Layer: Through the looking glass — Reflections on Ukraine and Taiwan

Op-ed views and opinions expressed are solely those of the author.

Dick Morris recently compared Tucker Carlson to Neville Chamberlain selling out Czechoslovakia at Munich over Carlson’s opposition to Ukraine joining NATO.

Nonsense. This is not the 1930s, Carlson is a television commentator with zero political power, Chamberlain was Britain’s Prime Minister, head of government in a nation still exhausted by World War I wanting desperately to avoid another world war by appeasing Hitler. As Carlson is not Chamberlain, Putin is not Hitler bellowing about “Lebensraum” and the Versailles Treaty. Morris knows better than to manufacturer false parallels. 

Carlson questions how bringing Ukraine into NATO could be seen by Russia as anything but provocative and a threat to Russian security. Rather than prevent war it might start one.

One of the first steps in foreign and military policy is to understand what makes the other side tick. There is no need to rile up the bear by poking him with a stick which is what expanding NATO would do. Let Ukraine be a buffer zone, a neutral, it benefits everyone. For centuries Ukraine was part of Russia and trade between the two is such that Russia is Ukraine’s third-largest export market.  The two countries have cultural and religious ties as well. Putin has not threatened to send his armies into Europe, which is busy destroying itself by importing Moslems and squelching the rights of citizens under bogus “hate crime” laws.

The specter of Russia seizing Crimea from Ukraine is seen as an example of Russian aggression but Crimea was Russia from czarist times, changing only when Khrushchev gave it to Ukraine. It remains ethnically Russian and if one believes in self-determination, its inhabitants want to be Russian, not Ukrainian.

If a war in Ukraine were to come what could the U.S. do? Sanctions yes, but militarily a dead end. Without European cooperation, and there wouldn’t be any, how could you bring in the necessary troops and supplies? Geography is against you. A division on the road would stretch from D.C. to Ohio, where is the sealift coming from to transport it? The U.S. does not have the merchant fleet to carry it all, we had to hire ships for the Desert Wars and in Desert Storm, the Koreans refused to lease ships to the U.S. If it got to slugging it out do you think Russian subs wouldn’t be active or their long-range bombers? Existing U.S. forces in Europe would be inadequate, the Russians are right there, we are not.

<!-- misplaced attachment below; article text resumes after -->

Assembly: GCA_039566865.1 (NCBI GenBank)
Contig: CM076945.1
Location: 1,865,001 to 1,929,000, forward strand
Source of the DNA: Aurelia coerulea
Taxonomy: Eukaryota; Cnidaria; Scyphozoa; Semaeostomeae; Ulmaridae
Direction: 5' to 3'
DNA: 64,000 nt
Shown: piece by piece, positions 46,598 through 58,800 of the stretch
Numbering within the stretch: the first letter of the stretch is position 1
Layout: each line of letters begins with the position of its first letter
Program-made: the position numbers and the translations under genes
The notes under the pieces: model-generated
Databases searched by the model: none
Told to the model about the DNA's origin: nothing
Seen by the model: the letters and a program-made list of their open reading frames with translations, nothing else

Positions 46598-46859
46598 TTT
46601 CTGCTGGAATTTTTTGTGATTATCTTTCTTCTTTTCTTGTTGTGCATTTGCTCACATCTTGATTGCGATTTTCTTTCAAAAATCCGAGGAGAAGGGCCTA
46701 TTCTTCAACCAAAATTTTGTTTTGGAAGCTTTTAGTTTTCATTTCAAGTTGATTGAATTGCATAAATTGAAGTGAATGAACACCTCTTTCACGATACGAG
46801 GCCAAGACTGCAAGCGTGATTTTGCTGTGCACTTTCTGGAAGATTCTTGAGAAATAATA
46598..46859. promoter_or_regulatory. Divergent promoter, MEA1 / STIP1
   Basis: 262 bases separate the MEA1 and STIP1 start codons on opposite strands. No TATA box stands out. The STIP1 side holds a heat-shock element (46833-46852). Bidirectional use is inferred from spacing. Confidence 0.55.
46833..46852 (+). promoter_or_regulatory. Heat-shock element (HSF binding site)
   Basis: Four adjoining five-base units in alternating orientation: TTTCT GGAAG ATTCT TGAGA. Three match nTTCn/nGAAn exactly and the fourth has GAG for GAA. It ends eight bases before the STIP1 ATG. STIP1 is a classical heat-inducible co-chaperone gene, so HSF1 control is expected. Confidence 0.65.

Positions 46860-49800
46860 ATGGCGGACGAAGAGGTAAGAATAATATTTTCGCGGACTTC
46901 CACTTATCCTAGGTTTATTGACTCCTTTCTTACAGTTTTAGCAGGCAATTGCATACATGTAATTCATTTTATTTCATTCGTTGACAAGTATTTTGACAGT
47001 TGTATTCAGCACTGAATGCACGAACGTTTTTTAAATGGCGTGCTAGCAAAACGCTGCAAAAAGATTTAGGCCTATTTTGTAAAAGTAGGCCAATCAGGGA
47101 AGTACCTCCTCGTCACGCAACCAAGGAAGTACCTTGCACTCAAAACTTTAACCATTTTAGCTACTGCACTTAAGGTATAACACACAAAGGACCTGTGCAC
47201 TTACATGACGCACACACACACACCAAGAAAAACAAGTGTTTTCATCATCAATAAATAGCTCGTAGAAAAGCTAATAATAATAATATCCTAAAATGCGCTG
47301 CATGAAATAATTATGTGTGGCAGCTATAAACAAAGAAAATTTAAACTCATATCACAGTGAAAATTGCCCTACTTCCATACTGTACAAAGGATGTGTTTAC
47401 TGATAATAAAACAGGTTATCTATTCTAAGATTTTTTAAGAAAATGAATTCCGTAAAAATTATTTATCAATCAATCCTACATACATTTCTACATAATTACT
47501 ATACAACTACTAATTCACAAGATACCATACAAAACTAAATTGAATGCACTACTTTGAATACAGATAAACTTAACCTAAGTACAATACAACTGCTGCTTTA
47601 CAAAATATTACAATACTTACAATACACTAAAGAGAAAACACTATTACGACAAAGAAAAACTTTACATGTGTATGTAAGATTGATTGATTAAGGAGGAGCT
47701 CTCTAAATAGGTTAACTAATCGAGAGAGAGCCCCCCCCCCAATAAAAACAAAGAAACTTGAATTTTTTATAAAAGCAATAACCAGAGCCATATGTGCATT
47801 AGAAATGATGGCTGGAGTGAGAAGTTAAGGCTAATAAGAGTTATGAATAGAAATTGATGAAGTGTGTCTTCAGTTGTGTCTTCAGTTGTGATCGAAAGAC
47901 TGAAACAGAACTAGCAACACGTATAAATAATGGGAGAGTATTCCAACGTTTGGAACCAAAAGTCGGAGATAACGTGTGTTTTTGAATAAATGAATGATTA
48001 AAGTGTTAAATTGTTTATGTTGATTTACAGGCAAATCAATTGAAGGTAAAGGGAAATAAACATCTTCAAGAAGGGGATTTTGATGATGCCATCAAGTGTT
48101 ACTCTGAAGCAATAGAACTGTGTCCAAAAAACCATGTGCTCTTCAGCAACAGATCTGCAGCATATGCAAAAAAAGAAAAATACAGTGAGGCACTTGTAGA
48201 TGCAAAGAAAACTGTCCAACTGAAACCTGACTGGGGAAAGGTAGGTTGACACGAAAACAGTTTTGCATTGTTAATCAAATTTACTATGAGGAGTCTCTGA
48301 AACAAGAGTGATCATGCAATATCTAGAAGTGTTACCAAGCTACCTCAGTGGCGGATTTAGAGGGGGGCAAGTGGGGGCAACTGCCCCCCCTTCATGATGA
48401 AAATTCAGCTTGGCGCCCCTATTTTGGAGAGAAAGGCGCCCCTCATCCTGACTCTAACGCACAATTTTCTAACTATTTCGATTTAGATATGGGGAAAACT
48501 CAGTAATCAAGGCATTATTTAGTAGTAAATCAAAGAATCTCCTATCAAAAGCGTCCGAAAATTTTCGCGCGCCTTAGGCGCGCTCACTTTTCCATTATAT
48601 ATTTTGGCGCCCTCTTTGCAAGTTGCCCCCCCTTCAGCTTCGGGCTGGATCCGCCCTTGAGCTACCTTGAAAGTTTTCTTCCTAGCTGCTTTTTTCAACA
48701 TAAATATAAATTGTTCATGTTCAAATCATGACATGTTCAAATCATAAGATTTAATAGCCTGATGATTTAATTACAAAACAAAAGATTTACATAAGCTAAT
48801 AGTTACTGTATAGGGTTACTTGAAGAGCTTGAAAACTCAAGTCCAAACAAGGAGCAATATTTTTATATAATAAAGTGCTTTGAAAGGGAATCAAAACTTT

Taiwan presents a different case. One, the native Taiwanese are not Han Chinese; two, it’s an island giving it something of a buffer; three, there are agreements with Taiwan, which do not exist with Ukraine; four, the 7th fleet is already in the area.

If Peking attacked it would be swift with the first strike taking out communications as we did in Iraq; second, paratroops would seize the airfields and major centers; three, a seaborne invasion would secure the ground and wipe out remaining resistance, all before the U.S. could do anything. With enough warning though, Taiwan could forestall or make difficult any invasion while the 7th fleet took out a Chinese amphibious force. With China building a blue-water navy, however, the whole Pacific could ignite. On the cautionary side, there is much Taiwanese investment in the mainland and Xi is ever watchful about losing “The Mantle of Heaven.” China thinks in terms of centuries, she can be patient.

If Russia invaded Ukraine and the Baltic States while Peking went for Taiwan it could easily go nuke, which nobody, save the Chinese, can afford. Given the weakness of the Biden administration, they could strike but wiser heads should prevail. A Chinese victory over Taiwan would cause Japan and South Korea to go nuclear, wherein they would ally themselves with Australia which will soon have nuke boats. It could then be expected that Singapore, Vietnam, and the rest of southeast Asia would seek safety under that umbrella, India might get into the act as well. That potential should be made known to Beijing.

What ought to give the Russians pause is Chinese ambition and still simmering resentment over territory lost to imperial Russia. China needs space, Russian Siberia has it, and the Russians don’t have the population to hold it. That idea should be on Putin’s mind, and if it isn’t, ought to be put there.

These are perilous times that require the skill of an above-average poker player. Sun-Tzu’s maxim that the greatest general is he who defeats his opponent without fighting remains true. Putin and Xi know this, so should the U.S.

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